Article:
The effect of temperature on the hatching success of brine shrimps
To investigate the effect of temperature on the hatching success of brine shrimps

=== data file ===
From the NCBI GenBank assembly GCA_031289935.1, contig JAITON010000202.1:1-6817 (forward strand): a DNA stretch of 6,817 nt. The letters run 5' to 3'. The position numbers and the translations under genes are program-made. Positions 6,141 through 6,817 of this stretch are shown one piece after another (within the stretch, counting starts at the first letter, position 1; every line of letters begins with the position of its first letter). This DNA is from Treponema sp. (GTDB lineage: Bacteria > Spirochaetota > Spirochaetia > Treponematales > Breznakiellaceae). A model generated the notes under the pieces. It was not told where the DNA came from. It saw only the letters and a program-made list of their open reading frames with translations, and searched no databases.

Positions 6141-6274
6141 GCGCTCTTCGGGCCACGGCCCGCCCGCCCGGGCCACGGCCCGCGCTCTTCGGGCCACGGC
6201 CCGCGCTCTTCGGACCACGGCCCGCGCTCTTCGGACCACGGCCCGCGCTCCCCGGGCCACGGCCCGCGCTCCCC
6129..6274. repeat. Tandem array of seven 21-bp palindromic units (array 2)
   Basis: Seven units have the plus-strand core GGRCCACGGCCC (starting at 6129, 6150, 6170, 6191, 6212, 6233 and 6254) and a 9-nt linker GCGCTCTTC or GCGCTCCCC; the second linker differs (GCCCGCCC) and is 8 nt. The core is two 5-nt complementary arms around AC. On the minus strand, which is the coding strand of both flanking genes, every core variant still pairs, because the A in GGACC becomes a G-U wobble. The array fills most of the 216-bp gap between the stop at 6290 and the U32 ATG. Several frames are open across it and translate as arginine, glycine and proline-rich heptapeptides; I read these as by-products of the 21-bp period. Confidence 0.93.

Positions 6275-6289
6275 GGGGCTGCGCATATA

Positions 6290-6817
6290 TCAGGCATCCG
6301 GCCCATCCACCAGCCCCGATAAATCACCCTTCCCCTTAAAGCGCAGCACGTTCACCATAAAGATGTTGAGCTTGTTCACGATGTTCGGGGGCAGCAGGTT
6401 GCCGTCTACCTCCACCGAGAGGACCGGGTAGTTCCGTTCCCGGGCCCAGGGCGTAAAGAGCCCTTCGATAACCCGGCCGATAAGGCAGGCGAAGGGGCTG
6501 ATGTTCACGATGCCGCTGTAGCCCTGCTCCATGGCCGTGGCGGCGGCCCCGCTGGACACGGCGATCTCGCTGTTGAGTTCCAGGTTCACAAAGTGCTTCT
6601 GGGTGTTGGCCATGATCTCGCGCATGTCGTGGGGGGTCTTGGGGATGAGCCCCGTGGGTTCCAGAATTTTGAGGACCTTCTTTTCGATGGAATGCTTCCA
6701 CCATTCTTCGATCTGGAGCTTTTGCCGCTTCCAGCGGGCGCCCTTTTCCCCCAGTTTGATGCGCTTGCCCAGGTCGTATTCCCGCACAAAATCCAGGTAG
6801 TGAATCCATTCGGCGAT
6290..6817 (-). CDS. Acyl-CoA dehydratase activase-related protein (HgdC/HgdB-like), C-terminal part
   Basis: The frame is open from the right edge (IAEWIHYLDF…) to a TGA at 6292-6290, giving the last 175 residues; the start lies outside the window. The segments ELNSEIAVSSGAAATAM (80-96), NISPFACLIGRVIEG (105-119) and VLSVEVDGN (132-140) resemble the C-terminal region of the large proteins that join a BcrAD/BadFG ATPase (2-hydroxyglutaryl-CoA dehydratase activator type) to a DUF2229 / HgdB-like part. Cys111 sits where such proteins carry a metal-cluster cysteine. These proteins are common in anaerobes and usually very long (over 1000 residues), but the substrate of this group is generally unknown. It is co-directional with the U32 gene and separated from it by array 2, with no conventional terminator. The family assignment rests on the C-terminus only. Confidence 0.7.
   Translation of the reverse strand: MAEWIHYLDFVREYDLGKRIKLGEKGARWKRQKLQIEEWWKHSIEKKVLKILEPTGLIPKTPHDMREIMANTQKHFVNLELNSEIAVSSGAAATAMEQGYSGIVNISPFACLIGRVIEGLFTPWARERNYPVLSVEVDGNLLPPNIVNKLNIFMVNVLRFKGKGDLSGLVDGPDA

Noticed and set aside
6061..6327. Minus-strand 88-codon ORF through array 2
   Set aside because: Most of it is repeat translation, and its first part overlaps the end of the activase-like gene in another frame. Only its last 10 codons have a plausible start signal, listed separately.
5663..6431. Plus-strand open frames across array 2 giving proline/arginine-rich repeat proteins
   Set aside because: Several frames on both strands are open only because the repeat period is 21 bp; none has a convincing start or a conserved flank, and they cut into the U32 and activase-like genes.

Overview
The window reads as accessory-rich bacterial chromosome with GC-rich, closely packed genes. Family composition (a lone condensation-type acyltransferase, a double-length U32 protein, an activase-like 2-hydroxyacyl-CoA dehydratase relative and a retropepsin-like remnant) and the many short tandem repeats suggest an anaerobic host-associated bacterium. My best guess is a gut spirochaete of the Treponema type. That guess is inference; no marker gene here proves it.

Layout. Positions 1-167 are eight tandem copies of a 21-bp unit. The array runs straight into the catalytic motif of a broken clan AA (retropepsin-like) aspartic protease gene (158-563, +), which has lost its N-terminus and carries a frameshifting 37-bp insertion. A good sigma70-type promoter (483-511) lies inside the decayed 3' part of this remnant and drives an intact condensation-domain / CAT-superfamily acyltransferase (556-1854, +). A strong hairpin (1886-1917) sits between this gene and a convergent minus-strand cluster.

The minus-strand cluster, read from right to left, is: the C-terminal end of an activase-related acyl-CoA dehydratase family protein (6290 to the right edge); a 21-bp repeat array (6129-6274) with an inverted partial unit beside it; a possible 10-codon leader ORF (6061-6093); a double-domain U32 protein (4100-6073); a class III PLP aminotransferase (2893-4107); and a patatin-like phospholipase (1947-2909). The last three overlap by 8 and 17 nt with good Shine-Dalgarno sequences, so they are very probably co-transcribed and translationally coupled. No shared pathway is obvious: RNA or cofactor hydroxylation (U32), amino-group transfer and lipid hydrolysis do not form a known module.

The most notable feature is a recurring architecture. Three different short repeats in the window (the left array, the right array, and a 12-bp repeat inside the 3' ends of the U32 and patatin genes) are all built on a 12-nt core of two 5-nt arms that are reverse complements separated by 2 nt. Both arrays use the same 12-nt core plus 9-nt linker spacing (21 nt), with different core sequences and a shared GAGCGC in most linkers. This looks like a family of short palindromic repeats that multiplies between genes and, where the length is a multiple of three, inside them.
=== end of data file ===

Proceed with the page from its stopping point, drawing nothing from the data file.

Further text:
Despite being food for the birds, brine shrimps also help to clean up the polluted lake by ridding the water contaminated with phosphorus, nitrogen-rich compounds from fertilizers as well as other household waste products. Wild brine shrimps normally consume a species of microscopic green algae called Dunaliella by using their appendages to funnel nutrients towards their mouth. These algae are the main food source for newly hatched brine shrimps because they are small, unicellular and have a soft exterior which can be easily digested. However when Dunaliella becomes scarce, the brine shrimp will consume the larger golden brown algae even though it is difficult to digest the rigid silica cell wall of that algae. Juvenile brine shrimp cannot ingest both algae and is therefore finding other sources of food. Cultured brine shrimp can also be fed with particular foods such as yeast, wheat flour or egg yolk.